LOS ANGELES (JTA) — New Year’s Day, the first Shabbat of 2010 is coming up, and someone other than your favorite bowl team needs your blessing.
As New Year’s Day begins on Shabbat this year, can we expect the Shabbat Queen to make an appearance on a Rose Parade float? Perhaps accompanied with a court of "malachei ha’shalom,” the messengers of peace, that we sing about to welcome Shabbat in Sholom Aleichem?
After a day of parades and football, can you make kiddush over a HeBrew and chips? Is a leftover party hat as kipah, and roses and challah a timely way to greet the secular New Year?
It’s an eve of “shamor v’zachor,” honoring and remembering the Shabbat — as well as savoring our favorite plays of the day. On this night, while reviewing shopping strategies and return policies, can we transition from the tailgate to the sit-down to have a meal of rediscovery and reconnection with the people who share our lives?
To quote the “Rav” Robert Burns, “Should auld acquaintance be forgot, and never brought to mind?”
Many of us have dining room tables, kitchen tables, sitting empty. Why not fill them this Shabbat with family and friends?
In a 2004 paper for the Emory Center for Myth and Ritual in American life, several researchers tell us, “the ritualization of dinnertime provides regular, sacred family time, and a family meal “also reinforces both individual and family identity through family conversation.”
To have “sacred family time” — add that to your new year’s resolutions.
A movie that has become a surprise hit, “The Blind Side,” has a Thanksgiving scene that touches on this idea of sacred mealtime.
It’s time to eat, and the big homeless kid seats himself at the host family’s dining room table as the rest of family, plates in hand, deposit themselves in front of the TV. His quiet insistence on remaining seated at the table shames the mom, then dad and kids, into coming back into the dining room to have a sit-down family meal.
With three boys, two now in college and one in high school, nearly all of our meals have been together. It has been a family struggle, though one worth every argument and dirty dish.
The hardest meal to pull off, though, coming at work and school week’s end, has been Shabbat. On Shabbat we take five: light the candles, sing a few songs. But for me, the “sacred” meal, our big scene, is simply just the setting for one key act — blessing our children.
On a day of cheerleaders and sideline cheers, let me lead one.
Candles lit and blessing said,
Put your hands on your kid’s head.
Originally the father did this; now mothers and grandparents, do it too.
The first time is going to feel weird; we are not accustomed to touching in Jewish ritual. But everybody bumps now, pounds fists, kisses on both cheeks. Think of it as a head hug.
To begin there are blessings for girls and boys. For boys: “God make you like Ephraim and Menasheh.” The sons of Joseph, they were brothers of different abilities and desires who were able to live with mutual respect and without jealousy.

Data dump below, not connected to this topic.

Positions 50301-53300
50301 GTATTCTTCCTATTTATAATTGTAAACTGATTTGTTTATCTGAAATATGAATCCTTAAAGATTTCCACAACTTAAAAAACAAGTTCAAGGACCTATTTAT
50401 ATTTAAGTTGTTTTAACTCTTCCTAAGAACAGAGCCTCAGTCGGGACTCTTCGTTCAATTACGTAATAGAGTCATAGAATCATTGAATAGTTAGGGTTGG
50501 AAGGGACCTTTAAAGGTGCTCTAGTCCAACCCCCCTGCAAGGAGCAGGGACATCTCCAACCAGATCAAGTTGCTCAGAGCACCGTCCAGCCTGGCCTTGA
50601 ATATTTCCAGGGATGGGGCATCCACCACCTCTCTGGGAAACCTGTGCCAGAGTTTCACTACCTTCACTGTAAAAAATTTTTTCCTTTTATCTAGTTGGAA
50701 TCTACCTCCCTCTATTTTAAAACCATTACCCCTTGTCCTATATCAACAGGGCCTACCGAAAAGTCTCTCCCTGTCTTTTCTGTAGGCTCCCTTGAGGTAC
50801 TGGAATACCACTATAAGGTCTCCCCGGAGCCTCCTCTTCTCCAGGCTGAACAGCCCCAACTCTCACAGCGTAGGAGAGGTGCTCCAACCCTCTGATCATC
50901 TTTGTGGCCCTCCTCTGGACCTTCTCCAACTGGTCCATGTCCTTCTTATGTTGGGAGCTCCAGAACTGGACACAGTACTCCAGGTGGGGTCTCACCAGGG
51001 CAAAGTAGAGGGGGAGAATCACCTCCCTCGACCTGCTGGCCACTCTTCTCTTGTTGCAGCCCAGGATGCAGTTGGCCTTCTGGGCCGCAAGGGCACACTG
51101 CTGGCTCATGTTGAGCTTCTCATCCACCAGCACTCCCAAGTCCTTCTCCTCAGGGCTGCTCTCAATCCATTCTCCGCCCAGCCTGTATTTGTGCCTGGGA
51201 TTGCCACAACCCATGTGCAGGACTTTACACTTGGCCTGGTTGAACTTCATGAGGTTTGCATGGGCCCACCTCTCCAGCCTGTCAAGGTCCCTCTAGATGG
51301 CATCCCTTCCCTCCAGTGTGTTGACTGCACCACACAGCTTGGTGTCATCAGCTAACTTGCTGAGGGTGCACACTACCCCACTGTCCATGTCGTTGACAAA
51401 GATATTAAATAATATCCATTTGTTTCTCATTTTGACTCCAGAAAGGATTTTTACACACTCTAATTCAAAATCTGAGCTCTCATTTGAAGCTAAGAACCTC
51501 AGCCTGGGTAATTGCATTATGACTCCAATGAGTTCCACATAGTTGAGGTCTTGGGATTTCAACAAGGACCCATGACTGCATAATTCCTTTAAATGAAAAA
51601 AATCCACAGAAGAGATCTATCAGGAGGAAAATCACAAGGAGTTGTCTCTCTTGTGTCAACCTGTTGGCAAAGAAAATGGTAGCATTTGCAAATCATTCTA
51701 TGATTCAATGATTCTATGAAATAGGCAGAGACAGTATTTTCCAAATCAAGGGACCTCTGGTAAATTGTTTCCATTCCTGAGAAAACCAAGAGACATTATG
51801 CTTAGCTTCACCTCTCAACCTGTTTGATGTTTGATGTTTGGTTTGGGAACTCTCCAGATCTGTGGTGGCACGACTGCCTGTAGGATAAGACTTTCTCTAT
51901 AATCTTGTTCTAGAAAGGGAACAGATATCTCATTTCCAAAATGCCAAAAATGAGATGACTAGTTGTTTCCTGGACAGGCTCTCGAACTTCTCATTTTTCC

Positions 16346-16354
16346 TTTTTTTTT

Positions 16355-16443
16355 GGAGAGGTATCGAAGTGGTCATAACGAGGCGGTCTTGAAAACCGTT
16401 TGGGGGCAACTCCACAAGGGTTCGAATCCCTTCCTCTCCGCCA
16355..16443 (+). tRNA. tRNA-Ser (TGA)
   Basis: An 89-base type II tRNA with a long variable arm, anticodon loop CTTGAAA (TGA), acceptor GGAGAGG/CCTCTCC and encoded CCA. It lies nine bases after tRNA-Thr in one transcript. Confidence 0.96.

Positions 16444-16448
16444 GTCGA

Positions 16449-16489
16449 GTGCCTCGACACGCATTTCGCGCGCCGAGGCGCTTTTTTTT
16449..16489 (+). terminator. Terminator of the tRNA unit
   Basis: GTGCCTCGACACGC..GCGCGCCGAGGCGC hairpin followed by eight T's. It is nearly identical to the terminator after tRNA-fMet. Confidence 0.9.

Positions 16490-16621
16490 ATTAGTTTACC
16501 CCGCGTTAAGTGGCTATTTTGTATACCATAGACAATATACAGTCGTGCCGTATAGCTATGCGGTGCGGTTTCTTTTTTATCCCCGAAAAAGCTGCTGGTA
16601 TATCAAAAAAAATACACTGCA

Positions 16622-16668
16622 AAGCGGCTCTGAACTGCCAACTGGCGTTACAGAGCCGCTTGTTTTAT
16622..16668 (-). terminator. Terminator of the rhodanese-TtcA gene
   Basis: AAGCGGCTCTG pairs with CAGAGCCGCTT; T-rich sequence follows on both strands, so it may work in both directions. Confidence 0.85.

For girls: “God Make you as Sara, Rebecca, Rachel and Leah.” It invokes as role models the matriarchs, the mothers of Jewish invention, women who exhibited great courage, love, and insight.
Next comes the priestly blessing, Birkat Cohanim (Numbers 6:24-26), also called Nesiat Kapayim, literally the raising of the hands. Traditionally pronounced in the presence of a minyan by a Kohen, it also is said at home over children.
Here’s a translation:
May God bless you and guard you.
May God show you favor and be gracious to you.
May God show you kindness and grant you peace.
After saying the blessing, sometimes my wife and I have asked each of our kids to tell us one thing that made them happy that week. Other parents take a moment to praise their kids.
It never becomes routine.
As a reaction to my children’s weekly behavior, there have been weeks when it seemed ill advised to put my hands on their heads. On other weeks, feeling my own shortcomings, I have asked, what can I really bring to this?
It’s hands-on Judaism, and you really feel it. Isn’t the first Shabbat of a new calendar year a time for a first?
It’s never too late to start. Teens and young adults, who really go out each day into a world much more stressful than the one I knew at that age, really need the connection.
You might say, “I turned out fine without it. Why do I need all that mumbo jumbo? Will they even remember it?”
Recently I asked one of our older boys, Elan, “How did it make you feel on Fridays when we blessed you?”
“It felt like I was important, he responded. “I felt like I belonged.”
(Edmon J. Rodman is a JTA columnist who writes on Jewish life from Los Angeles.)